Ovarian drilling: Surgical procedure which can help induce ovulation in some women who have not responded to other treatments for PCOS. In this procedure a small portion of ovarian tissue is destroyed by an electric current delivered through a needle inserted into the ovary. This is less invasive technique and less chances of multiple Pregnancy and ovarian hyperstimulation. Laparoscopic Ovarian Drilling is a safe and cost effective procedure and increases the sensitivity to gonadotrophins.

Tubal factor

Physiology of the fallopian tube

The fallopian tube has complex task:

  • Pick up the released ovum

  • Transport the spermatozoa towards the ampulla

  • Sperm activation

  • Fertilization support

  • Embryo cleavage

  • Zygote transport

Tubal infertility includes the changes due to inflammation which affect the fallopian tube and its relation towards the ovary in a way that will affect ovulation, the transport of the egg, sperm, or embryo, or alter the function of the tube as the site of fertilization. Injury the distal oviduct resulting in a complete or partial occlusion is the most common tubal lesion. Microsurgical or laparoscopic repair is the primary method of treatment with pregnancy rates. Hydrosalpinges produces an adverse impact on results of in vitro fertilization. Removal of Hydrosalpinges will improve IVF success rates. The surgeon has to distinguish between the pathological findings according to the site which is affected.

This are:

  1. Distal tubal obstruction (complete or incomplete)

  2. Hydrosalpinx.

  3. Isthmo-cornual block (complete or incomplete).

  4. Any combination of the previous three categories.

  5. Peritubal or periovarian adhesions.

3.8. Reversal of sterilization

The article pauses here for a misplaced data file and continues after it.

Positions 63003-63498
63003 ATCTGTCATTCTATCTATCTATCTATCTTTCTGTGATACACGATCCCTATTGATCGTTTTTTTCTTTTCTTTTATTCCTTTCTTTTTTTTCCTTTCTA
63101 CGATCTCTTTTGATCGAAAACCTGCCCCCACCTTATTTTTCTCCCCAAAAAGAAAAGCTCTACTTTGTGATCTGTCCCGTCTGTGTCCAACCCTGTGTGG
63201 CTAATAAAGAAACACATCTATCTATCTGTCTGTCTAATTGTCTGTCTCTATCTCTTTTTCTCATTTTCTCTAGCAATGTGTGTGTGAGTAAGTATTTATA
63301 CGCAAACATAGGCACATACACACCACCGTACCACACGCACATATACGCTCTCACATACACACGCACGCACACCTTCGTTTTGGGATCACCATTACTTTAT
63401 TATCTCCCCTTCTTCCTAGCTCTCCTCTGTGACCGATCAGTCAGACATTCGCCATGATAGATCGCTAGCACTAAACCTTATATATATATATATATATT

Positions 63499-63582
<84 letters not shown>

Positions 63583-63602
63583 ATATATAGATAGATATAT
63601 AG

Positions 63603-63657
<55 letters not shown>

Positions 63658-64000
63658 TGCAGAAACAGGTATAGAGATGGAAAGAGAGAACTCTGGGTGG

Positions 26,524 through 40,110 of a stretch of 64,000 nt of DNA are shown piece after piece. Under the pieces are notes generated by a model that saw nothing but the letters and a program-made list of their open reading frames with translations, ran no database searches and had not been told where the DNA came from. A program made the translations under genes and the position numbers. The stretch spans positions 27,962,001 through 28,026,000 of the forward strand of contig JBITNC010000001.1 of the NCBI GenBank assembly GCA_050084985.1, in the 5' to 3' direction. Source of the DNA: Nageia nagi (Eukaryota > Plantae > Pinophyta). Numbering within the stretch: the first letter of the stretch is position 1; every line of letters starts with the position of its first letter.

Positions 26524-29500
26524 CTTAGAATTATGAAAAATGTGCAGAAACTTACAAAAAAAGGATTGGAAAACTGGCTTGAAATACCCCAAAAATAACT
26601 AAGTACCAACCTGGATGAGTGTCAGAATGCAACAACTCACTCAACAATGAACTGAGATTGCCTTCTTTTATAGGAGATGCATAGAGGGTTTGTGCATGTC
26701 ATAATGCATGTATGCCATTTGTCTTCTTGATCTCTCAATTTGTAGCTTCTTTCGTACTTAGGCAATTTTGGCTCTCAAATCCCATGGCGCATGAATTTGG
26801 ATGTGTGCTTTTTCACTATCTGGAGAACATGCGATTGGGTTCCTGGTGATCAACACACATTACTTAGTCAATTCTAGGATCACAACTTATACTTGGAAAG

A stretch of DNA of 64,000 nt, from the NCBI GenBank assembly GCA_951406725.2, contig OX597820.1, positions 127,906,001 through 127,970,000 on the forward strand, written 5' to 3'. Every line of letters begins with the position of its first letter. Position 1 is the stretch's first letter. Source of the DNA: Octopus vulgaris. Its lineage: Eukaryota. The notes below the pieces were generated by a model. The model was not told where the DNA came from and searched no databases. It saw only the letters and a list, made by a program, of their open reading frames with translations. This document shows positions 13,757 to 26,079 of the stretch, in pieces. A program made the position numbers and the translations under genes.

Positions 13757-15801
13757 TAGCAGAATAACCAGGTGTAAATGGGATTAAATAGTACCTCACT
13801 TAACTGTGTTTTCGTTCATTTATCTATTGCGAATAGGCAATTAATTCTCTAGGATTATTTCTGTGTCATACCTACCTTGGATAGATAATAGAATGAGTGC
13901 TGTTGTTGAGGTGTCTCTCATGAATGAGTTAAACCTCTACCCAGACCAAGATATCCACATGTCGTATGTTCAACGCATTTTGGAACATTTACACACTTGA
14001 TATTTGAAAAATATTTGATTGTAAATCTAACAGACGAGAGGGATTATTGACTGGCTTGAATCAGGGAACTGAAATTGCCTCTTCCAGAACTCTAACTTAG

Laparoscopic surgery offers greater comfort to the patients and is more economical, with shorter operative and postoperative hospitalization than laparotomy. Laparoscopic procedures limit the risk of postoperative adhesions to. Operative laparoscopy may be an alternative to microsurgery by laparotomy for management of tubal lesions. Many people, including doctors, mistakenly believe that tubal sterilization is permanent and irreversible. Tubal reversal surgery can also be performed laparoscopically. The laparoscopic technique uses magnification and allows much less pain, discomfort, disfigurement and adhesion formation than the traditional open method. Because the laparoscopic approach to tubal ligation reversal surgery is relatively new technique there is a limited amount of experience worldwide. Tubal ligation is performed for birth control. Tubal ligation blocks the fallopian tubes preventing the egg and sperm from passing through the fallopian tubes. Procedures are performed in several different ways including: burning, removal of a piece, placement of a tight surgical band or clip on the fallopian tube. People sometimes change their minds. The removal of this blockage is the tubal reversal. Tubal reanastomosis surgically opens the fallopian tubes to allow the sperm to reach the egg. When the tubes are severely damaged IVF is the first choice. A laparoscopic approach may be recommended especially in overweight patients where the abdominal wall is too thick to do the procedure the more common way by minilaparotomy. Laparoscopy allows the surgeon to inspect the tubes first to see if the reanastomosis can be done. The success of reversal is dependent on the amount of fallopian tube that has been damaged. Some tubes do not work well because of the surgery to block them followed by surgery to reopen them. In other circumstances a woman’s age or her husband’s sperm count are preventing success following tubal reversal surgery. Tubal reversal has a higher risk of ectopic pregnancy. Tubal reversal surgery is same-day surgery and takes between two and four weeks to recover. The success rate is greater than 75% for pregnancy.